Running down a dream

For some, marathons are about finishing first. For Megan Ross, the 25th Chicago Marathon was about finishing—period.
Ross and fellow Fort Frances running enthusiast Bob Tkachuk both placed in the top half of the field in the Oct. 16 race through the streets of the Windy City.
But for Ross, 29, her debut marathon appearance was less a matter of placement and more a matter of survival.
“It was exhilarating when I finished, knowing I had accomplished my goal,” recalled Ross, who always wanted to try a marathon and was persuaded by Tkachuk to finally take the plunge.
“Bob told me the Chicago course was flat, which is good because we both have bad knees,” she noted. “I’ve got sore muscles now, but it’s more or less sweet pain.
“All that hard work was worth it.”
Tkachuk, 48, had previous long-distance experience at the annual Grandma’s Marathon in Duluth in 2000 and 2001.
But those excursions were nothing like what was awaiting him and Ross in a race that, with 31,120 competitors this year, is the largest of its kind in the world—exceeding even its more famous cousins in New York City and Boston.
“It was bigger than life,” marvelled Tkachuk, who missed his personal goal of four hours, but still chopped 30 minutes off his personal best time with a posting of 4:13.11.
“When we got there, we looked at the crowd and said, ‘Wow.’
“It’s a little frightening at the start, with that many people running,” he admitted. “You don’t want to be falling down, and you also had to make sure to not trip on all the clothes people ahead of you were shedding within the first mile.”
As Ross churned her way through the course, with an estimated one million spectators lining the streets, she anticipated hitting “The Wall”—the infamous state of exhaustion many marathoners encounter at some point in the race.
But the super-charged atmosphere of the event turned her into a “wall-buster.”
“We had our Canadian shirts on, and people were yelling ‘Go, Canada, go!’” recalled Ross. “One lady even gave me a high-five. I reached the 18-mile mark and I still felt pretty good.”
Meanwhile, Tkachuk was enamoured with the cultural kaleidoscope that unfolded as he put the miles behind him.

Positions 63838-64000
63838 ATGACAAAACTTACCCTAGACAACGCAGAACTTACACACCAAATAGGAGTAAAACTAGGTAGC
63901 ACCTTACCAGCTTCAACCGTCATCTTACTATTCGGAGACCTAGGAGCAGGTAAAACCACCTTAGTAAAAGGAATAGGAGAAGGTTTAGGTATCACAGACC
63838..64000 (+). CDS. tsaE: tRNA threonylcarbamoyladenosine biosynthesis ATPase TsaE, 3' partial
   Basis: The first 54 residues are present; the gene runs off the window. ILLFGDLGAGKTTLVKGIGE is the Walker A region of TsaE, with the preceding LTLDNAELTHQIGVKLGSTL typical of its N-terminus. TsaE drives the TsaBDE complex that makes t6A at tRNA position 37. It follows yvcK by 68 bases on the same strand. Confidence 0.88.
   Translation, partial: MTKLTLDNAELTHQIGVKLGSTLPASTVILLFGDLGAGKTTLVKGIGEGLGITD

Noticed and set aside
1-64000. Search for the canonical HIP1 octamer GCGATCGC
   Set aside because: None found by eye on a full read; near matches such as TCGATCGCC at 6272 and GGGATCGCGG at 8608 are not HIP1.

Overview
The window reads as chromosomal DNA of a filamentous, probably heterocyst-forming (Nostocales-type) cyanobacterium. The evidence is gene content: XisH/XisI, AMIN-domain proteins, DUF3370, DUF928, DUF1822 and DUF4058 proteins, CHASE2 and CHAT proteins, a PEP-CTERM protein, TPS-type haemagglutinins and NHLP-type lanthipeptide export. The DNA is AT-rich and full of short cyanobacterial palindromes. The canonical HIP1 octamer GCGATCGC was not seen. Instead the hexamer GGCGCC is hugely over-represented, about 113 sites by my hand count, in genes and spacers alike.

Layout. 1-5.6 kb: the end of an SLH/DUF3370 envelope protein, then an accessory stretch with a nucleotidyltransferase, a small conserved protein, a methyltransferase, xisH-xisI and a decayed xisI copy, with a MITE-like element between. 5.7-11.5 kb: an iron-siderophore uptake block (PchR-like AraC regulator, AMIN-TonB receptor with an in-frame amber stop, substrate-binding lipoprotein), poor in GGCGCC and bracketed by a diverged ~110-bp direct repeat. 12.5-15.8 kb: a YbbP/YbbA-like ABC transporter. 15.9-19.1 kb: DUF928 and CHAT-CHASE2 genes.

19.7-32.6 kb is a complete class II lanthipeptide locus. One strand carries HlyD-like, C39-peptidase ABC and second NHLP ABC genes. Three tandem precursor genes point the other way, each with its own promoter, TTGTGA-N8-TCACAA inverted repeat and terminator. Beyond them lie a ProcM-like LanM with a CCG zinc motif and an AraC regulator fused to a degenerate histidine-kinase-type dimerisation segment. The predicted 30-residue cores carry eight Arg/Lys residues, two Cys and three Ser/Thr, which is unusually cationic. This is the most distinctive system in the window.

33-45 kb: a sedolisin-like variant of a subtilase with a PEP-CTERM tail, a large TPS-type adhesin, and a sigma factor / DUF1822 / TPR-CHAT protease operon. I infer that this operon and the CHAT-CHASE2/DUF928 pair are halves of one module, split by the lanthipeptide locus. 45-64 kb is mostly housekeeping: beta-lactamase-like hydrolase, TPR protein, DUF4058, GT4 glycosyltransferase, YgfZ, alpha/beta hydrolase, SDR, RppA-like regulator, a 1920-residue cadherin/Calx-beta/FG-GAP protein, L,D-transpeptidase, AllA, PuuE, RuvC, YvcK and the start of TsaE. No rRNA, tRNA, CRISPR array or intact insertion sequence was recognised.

“It was a treat to go through the different ethnic neighbourhoods, like the Greek section, Chinatown, and Little Mexico,” he remarked. “But you still had to be focused on the task at hand. You were always in a sea of people.”
With their bodies pushed to the limit and their mental stamina nearly evaporated, the pair uncovered new stocks of internal energy as they neared the conclusion of their concrete crusade.
“When we came through the tunnel near the end and I saw the finish line, the noise was amazing,” said Ross. “It was like you were coming into the Roman Colosseum.”
“There had to be 10,000 people in the bleachers,” added Tkachuk. “I struggled the last 10 kilometres because I had a lot of cramping, but I sure sprinted to the end.”
Ross came even closer to the four-hour barrier, finishing only eight seconds over the mark. Disappointment, though, was nowhere to be found in her voice.
“We didn’t even know our times until reading them the next day in the paper,” said Ross, who also found out women’s champion Paula Radcliffe of England had set a new women’s world record in the same race with a time of 2:17.18.
“I thought it was great that we were part of history,” she said. “As for me, I’d received advice from a lot of people before the race to just go out and take everything in and enjoy it.
“It would have been nice to break four hours but the whole way through, my idea was just to finish and don’t worry about the time.”
The Twin Cities Marathon in Minneapolis/St. Paul is the next challenge the duo plans to pursue. But Tkachuk said rest and recovery are the immediate priorities.
“I’m really happy that we came out of this with neither of us being hurt, and that we had a great experience,” he said.